McCormick Spices Up Its Bottom Line

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When it comes to making spices, McCormick (NYSE: MKC) is among the global leaders of the food industry. Whether it's selling spices directly to consumers through grocery stores or providing the flavorings that go into the commercial food products that millions of people buy, McCormick has done a good job of taking advantage of every opportunity it has to build market share and boost its presence worldwide.

Coming into Tuesday's fiscal first-quarter financial report, McCormick investors were prepared to see fairly sluggish gains on the top and bottom lines. Sales growth did come in slow, but the spice maker was able to generate solid earnings growth that showed how it's been able to make its operations more efficient and take advantage of favorable trends in its industry.

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A solid bottom-line start to 2019

McCormick's fiscal first-quarter results were mixed in many investors' eyes. Revenue was higher by just 1% to $1.23 billion, which was roughly in line with what those following the stock had expected to see from the spice maker. However, although net income fell sharply due to one-time positive impacts from tax reform in the year-earlier period, adjusted earnings of $1.12 per share were up 12% from the fiscal first quarter of last year and topped the consensus forecast among investors for $1.03 per share.

Some of the same factors that McCormick has seen in recent periods held back the company yet again. Unfavorable currency movements took a bigger toll on the spice maker than in the recent past, costing it 3 full percentage points of sales growth. In addition, with McCormick having paused in its acquisition efforts, its sales are no longer getting a boost from bringing new businesses into the fold.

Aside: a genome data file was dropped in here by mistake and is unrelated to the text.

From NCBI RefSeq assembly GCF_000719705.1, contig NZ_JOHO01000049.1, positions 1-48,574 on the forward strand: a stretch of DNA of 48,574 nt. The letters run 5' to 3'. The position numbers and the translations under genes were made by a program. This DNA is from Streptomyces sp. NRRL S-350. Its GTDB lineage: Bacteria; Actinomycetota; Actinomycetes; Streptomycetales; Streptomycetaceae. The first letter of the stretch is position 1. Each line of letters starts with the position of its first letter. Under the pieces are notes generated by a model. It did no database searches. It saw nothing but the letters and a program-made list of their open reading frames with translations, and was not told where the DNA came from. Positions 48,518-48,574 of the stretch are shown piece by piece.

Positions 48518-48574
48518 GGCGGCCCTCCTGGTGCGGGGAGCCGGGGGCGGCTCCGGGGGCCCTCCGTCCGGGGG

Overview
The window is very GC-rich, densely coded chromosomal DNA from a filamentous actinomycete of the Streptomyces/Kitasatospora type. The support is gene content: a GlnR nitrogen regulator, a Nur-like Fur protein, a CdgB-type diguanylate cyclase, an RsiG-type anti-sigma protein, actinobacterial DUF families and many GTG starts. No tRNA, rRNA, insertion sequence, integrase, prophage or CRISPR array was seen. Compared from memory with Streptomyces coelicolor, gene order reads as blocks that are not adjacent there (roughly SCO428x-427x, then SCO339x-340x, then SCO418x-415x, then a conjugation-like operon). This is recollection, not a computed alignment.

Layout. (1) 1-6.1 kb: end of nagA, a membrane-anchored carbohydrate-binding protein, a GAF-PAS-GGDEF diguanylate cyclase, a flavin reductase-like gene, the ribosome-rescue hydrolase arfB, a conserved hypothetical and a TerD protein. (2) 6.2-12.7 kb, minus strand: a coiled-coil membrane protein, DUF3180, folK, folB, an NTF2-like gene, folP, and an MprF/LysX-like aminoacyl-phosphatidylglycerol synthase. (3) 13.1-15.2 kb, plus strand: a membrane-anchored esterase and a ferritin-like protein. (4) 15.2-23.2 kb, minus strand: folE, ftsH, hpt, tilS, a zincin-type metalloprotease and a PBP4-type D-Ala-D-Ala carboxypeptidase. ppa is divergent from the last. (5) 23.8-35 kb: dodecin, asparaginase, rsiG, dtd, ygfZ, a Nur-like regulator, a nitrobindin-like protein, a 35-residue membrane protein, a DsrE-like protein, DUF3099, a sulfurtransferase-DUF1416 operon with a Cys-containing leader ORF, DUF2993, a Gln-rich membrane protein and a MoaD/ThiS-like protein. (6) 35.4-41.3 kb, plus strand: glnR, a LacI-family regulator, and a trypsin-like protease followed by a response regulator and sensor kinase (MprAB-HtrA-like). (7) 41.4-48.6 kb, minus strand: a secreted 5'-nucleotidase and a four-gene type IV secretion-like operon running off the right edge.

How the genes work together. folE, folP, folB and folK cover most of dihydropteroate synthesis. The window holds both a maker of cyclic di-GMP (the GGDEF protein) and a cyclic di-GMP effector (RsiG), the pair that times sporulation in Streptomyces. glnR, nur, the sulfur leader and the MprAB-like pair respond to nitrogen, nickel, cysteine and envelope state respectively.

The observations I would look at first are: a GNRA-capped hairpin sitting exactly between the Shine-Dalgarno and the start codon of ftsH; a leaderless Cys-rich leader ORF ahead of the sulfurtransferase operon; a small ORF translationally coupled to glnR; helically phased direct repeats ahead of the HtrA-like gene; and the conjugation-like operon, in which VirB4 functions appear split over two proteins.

From a segment perspective, McCormick saw some mild disparities. The consumer segment had to deal with flat sales, with strength in the Americas getting fully offset by declines in the Europe/Middle East/Africa segment and the Asia/Pacific region. However, operating income for the consumer segment picked up 4%, with cost-saving initiatives helping to boost the bottom line. Meanwhile, in the flavor solutions business, sales rose 3%, with exceptionally strong growth in the Americas helping to cover flat performance in Europe and decreases in Asia. Again, cost savings played a key role in pushing operating income for that segment higher as well.

CEO Lawrence Kurzius was generally happy with how the company did. "McCormick's strong first quarter results were a great start to the year," Kurzius said, "reflecting the successful execution of our strategies." The CEO also pointed to strong fundamentals in helping the spice specialist's business build momentum coming into 2019.

What's ahead for McCormick?

McCormick tried to state its case for how 2019 could continue to be an important year for the company's growth. As Kurzius pointed out, "We continue to win with our customers through new products, expanded distribution, and promotional activities," and so far, that's been a recipe that looks like it should continue to bring improving results for the foreseeable future.

None of what McCormick has seen, however, has made it willing to change its outlook for the full fiscal year. McCormick reiterated its call for sales to climb 1% to 3% in 2019, with currency impacts cutting 2 percentage points off the growth rate. Perhaps more disappointing was the fact that McCormick kept its guidance for adjusted earnings in fiscal 2019 at $5.17 to $5.27 per share. With the better bottom-line figures in the first quarter, some had hoped that the spice giant would be willing to project those good results forward throughout the remainder of the year.

Even without a positive move on guidance, though, McCormick investors seemed generally happy with the report, and the stock was higher by 1% to 2% Tuesday morning following the announcement. A challenging global economy could keep sales growth muted in the near future, but McCormick's impressive positioning within the spice market should pay off with long-term success.

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Dan Caplinger has no position in any of the stocks mentioned. The Motley Fool recommends McCormick. The Motley Fool has a disclosure policy.